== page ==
The next version of Apple's desktop operating system, macOS Sierra, will be made available in a public beta later today. Enthusiasts can also try their hands at iOS 10, the latest version of Apple's mobile operating system today. Both the new operating system versions offer a range of new features and improvements. Sierra, for instance, features Siri voice assistant which will assist users with locating files, answering queries, and search for images and information just by asking. iOS 10 lets users write a message in their own handwriting, and has a feature called "Raise to Wake" which wakes up the device when a user picks up their iPhone. Notifications have gotten more powerful, and now show photos and videos as well. You will find the macOS Sierra preview here, and iOS 10 preview here. More information on Apple's beta program here.

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Categories: Technical

Russian Leader Putin Signs Controversial 'Big Brother' Law

Thu, 2016-07-07 08:45
An anonymous reader writes: Today Russian President Vladimir Putin signed the controversial "anti-terrorist" legislation adopted by the lower and upper houses of parliament in late June, despite the flurry of criticism from opposition-minded circles and the serious concerns expressed by Russian telecom and internet companies. As reported earlier by East-West Digital News, the new legislation -- which Edward Snowden has called "Russia's new Big-Brother law" -- is not only severe against those involved in "international terrorism," its financing or non-denunciation. Law-enforcement agencies will also be granted access to any user's messages without any judicial oversight. Several key provisions will directly affect the internet and telecom industry. In particular, telecom operators and internet resources will need to store the recordings of all phone calls and the content of all text messages for a period of six months. They will be required to cooperate with the Federal Security Service (FSB) to make their users' communications fully accessible to this organization.

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Categories: Technical

Microsoft's Nadella Reshapes Top Management as Turner Leaves

Thu, 2016-07-07 08:05
Dina Bass, reporting for Bloomberg: Microsoft Corp. Chief Executive Officer Satya Nadella announced a broad reorganization of the company's senior executive ranks as long-time Chief Operating Officer Kevin Turner prepares to leave for another job. Instead of naming a new COO, Nadella appointed two executives to divvy up the sales responsibilities and report to him. Jean-Philippe Courtois will be in charge of global sales, marketing and operations spanning Microsoft's 13 business areas, Nadella said in a note to employees Thursday. Judson Althoff will lead the worldwide commercial business, including government and small and medium-sized businesses. Other executives already reporting to Nadella will take on parts of Turner's job, with Chris Capossela leading worldwide marketing, Kurt DelBene leading IT and Chief Financial Officer Amy Hood taking over the sales and marketing team's finance group, which had been separate.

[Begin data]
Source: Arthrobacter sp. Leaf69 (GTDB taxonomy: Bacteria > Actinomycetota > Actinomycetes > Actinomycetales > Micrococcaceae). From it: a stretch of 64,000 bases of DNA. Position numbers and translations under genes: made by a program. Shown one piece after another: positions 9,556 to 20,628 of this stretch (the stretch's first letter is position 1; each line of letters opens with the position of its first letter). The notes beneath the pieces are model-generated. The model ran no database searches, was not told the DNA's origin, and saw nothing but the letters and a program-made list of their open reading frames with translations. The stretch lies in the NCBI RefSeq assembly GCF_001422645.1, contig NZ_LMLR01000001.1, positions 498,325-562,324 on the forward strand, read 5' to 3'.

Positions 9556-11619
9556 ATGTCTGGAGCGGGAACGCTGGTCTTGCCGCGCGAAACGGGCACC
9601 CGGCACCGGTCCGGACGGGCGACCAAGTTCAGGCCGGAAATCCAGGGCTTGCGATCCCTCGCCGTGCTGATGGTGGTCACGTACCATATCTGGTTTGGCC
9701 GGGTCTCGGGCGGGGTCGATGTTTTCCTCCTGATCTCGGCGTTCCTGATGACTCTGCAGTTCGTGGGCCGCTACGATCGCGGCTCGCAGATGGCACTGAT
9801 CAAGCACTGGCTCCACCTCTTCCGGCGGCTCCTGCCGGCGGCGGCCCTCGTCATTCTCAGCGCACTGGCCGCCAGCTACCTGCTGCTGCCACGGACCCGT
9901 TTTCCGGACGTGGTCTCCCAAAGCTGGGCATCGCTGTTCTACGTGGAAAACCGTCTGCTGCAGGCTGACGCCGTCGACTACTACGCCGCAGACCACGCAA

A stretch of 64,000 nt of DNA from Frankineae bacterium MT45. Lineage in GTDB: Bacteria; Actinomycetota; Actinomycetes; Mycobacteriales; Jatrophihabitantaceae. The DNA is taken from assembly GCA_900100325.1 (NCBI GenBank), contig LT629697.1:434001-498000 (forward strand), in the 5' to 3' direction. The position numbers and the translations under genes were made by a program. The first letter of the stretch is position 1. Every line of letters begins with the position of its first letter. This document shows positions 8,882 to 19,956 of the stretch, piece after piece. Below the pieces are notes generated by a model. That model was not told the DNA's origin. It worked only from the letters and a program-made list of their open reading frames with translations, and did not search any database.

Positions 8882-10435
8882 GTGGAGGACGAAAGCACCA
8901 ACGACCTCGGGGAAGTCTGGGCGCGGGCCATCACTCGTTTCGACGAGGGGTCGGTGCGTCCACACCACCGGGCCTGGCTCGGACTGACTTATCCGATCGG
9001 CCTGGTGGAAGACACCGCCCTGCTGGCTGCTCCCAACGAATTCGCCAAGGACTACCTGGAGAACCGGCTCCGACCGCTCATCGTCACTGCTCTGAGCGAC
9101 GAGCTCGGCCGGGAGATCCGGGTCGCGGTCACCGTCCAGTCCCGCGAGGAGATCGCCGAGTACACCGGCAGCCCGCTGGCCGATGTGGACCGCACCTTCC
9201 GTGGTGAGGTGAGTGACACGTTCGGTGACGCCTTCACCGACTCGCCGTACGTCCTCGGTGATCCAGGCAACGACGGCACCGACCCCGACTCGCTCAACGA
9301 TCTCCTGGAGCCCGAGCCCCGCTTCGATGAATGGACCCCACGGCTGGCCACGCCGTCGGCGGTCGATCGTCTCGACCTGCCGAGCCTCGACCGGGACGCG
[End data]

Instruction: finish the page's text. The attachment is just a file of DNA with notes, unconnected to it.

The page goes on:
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Categories: Technical

Avast Acquires AVG For $1.3 Billion To Create Security Software Giant

Thu, 2016-07-07 07:00
An anonymous reader quotes a report from VentureBeat: Security software giant Avast Software has acquired rival AVG Technologies. Avast will pay $25 in cash for each of AVG's outstanding ordinary shares, in a deal amounting to around $1.3 billion. Avast said that it's acquiring AVG to "gain scale, technological depth and geographical breadth" and so it can "take advantage of emerging growth opportunities in internet security as well as organizational efficiencies." The combined company will have access to "400 million endpoints" -- that is, devices that have some form of Avast or AVG application installed. Almost half of those are mobile too, which is key in a world that is increasingly shifting away from the desktop. With access to more devices, this will serve the joint company a bigger pool of data on malware, meaning it should be better positioned to offer better security products. "We are in a rapidly changing industry, and this acquisition gives us the breadth and technological depth to be the security provider of choice for our current and future customers," said Vince Steckler, CEO of Avast. "Combining the strengths of two great tech companies, both founded in the Czech Republic and with a common culture and mission, will put us in a great position to take advantage of the new opportunities ahead, such as security for the enormous growth in IoT." The boards of both companies have approved the acquisition. However, AVG's shareholders still need to approve the deal, which Avast expects to happen between September and October 2016.

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Categories: Technical

Samsung Unveils World's First UFS Storage Cards, Could Replace MicroSD

Thu, 2016-07-07 04:00